...a controversial subject...
...and one that needs a little explaining.
While everyone is likely to be familiar with the expression, "tough love", and have a general idea that it means possibly behaving in ways that might normally be regarded as "mean" towards someone who otherwise deserves to be treated "lovingly", the concept isn't usually explored to the degree that it deserves.
In fact, "tough love" is an essential aspect of enlightened interaction with others, and it applies to a broad spectrum of situations.
What makes "tough love" powerful is that the person applying it has determined that it is in the best interests of the recipient to receive a version of reality which is stripped of all "sugar-coating", devoid of softening platitudes, and which is designed to clarify and motivate, rather than soothe and insulate.
In order to use tough love, one needs to have an overview of many things - in addition to the immediate situation, the long-term position is considered, so that lessons learned now are learned well enough to be carried forward, rather than not be learned at all because the subject has been "molly-coddled". The user of "tough love" will have therefore have considered the long-term happiness and "moral fibre" of the recipient, and a balance of imparting discrimination and wisdom will have been sought against the risk of merely "hurting their feelings" in the short term.
Where this entire approach gains real importance is in terms of karmic interactions. Once an awareness of karma has been achieved, it is then clear that all actions have consequences, and, indeed, that all situations have karmic origins, so, not only does "tough love" need to be available as the right response in the right (karmic) situation, but also, it must not be forgotten that a challenging situation is the universe itself inflicting tough love. In sum, karma itself is tough love.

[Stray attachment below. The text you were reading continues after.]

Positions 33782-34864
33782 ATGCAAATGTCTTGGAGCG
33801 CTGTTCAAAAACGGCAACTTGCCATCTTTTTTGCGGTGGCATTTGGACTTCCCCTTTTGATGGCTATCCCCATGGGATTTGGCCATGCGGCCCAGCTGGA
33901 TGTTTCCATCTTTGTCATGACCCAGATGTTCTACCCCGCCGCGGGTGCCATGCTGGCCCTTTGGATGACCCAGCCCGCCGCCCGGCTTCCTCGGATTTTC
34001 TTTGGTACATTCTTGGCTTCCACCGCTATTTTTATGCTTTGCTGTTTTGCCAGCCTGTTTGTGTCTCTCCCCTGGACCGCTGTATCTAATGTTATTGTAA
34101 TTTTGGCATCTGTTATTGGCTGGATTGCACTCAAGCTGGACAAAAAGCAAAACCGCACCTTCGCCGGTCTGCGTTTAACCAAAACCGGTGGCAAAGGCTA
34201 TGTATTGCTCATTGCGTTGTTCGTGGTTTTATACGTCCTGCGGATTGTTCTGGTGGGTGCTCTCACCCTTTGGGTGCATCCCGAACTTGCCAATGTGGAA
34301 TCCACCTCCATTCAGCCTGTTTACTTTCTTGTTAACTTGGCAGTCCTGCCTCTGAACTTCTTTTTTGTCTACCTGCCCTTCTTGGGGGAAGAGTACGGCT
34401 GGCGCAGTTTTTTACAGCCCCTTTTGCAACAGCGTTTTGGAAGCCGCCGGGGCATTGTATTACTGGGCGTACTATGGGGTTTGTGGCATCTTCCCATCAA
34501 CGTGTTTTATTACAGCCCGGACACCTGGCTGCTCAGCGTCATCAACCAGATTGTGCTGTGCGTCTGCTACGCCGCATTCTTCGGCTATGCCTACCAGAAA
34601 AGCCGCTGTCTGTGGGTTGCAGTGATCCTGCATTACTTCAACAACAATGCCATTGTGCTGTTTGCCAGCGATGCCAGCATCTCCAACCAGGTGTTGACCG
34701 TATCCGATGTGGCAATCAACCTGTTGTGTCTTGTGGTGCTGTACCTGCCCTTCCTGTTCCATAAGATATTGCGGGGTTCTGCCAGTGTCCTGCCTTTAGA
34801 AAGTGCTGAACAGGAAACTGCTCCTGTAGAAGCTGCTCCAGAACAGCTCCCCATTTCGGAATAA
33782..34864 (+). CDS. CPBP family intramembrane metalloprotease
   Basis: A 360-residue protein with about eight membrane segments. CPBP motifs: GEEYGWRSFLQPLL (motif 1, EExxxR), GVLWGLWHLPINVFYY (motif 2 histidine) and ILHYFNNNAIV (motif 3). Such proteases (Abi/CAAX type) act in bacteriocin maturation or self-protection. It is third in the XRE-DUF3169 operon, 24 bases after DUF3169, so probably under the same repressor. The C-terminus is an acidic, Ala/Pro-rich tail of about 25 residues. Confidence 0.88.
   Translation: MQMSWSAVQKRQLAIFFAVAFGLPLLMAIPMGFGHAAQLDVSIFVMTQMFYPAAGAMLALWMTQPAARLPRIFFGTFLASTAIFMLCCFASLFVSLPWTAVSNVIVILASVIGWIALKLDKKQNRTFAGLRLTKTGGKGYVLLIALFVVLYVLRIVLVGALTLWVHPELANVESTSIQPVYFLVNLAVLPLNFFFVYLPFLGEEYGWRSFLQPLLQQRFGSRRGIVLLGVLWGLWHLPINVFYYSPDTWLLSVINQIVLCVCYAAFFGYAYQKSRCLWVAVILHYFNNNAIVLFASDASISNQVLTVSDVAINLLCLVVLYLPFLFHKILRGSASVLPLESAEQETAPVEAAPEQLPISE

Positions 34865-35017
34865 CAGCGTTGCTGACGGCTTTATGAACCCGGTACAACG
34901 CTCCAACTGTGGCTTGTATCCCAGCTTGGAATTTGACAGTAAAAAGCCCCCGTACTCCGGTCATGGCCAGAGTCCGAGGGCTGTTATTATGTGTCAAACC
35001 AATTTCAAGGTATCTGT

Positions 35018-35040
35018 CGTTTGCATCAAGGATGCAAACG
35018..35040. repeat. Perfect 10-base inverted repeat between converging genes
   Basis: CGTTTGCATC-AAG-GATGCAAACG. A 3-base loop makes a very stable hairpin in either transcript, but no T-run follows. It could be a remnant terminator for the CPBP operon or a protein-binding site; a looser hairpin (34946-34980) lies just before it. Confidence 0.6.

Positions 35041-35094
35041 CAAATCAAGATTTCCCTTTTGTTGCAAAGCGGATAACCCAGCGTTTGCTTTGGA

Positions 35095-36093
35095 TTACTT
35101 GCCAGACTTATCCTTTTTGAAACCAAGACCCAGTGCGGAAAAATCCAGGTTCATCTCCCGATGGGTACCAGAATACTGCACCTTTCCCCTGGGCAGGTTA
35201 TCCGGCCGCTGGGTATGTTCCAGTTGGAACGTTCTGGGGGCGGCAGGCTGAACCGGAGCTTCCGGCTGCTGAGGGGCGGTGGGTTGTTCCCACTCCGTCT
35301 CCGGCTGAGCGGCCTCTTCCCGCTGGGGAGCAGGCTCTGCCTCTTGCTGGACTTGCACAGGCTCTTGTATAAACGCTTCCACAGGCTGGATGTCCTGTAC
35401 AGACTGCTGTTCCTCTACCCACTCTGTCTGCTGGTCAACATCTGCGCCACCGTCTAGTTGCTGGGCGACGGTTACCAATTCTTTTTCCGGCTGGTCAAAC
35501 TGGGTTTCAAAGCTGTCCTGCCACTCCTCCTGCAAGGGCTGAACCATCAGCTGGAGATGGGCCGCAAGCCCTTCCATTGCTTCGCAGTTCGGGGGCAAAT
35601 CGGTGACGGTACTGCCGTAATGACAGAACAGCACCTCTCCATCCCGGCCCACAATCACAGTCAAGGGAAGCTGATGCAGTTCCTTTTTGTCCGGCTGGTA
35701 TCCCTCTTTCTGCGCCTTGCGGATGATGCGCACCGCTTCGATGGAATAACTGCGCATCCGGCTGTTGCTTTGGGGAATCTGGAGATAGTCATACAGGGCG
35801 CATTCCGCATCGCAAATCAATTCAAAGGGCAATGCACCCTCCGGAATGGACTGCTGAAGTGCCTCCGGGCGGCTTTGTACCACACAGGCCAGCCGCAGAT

The outworking of one's destiny can be regarded as a useful model for the use of tough love. There is arguably no such thing as "good karma" - that's not how incarnation works; karma is about the delivery of situations which contain an inner lesson, and a challenge is always involved. "Good fortune" is unlikely to be the result of "good deeds", as "good fortune" is merely a change of state which brings about new challenges. Suddenly finding oneself rich can result in catastrophic self-indulgence, careless callousness towards those "less fortunate", and complacency towards one's own need for spiritual growth; indeed, sudden riches often represent greater challenges than relative poverty. Add to this the fact that rich people have more opportunity to reject "tough love", expecting instead politeness and deference from all around them, they run the risk of isolating themselves from "the real world" and any need to engage in the give-and-take that ordinary people are required to observe - affluence can indeed be a great challenge to spiritual growth. Incidentally, following Kendo's teachings ensures enlightenment and spiritual growth for all, even those poor souls, the rich!.
So karma is neutral in terms of what it delivers - it just delivers - it's merely the name of the process. However, when karma delivers a serious challenge, this is an example of extreme "tough love", arguably inflicted upon ourselves, by ourselves, as a result of what we still need to learn, and learn well.
In other pages, Kendo has counselled that it is an enlightened person who welcomes the challenges which karma serves up to us, as it takes courage and self-assuredness in one's ability to overcome hardship, but these qualities are easier to acquire if one accepts that the outcome is well worth it - and so it is with tough love. Understanding that one is subject to tough love on a daily basis via karma also helps to illustrate how helpful it can be to others to take a dispassionate approach to dealing out their own tough love when appropriate.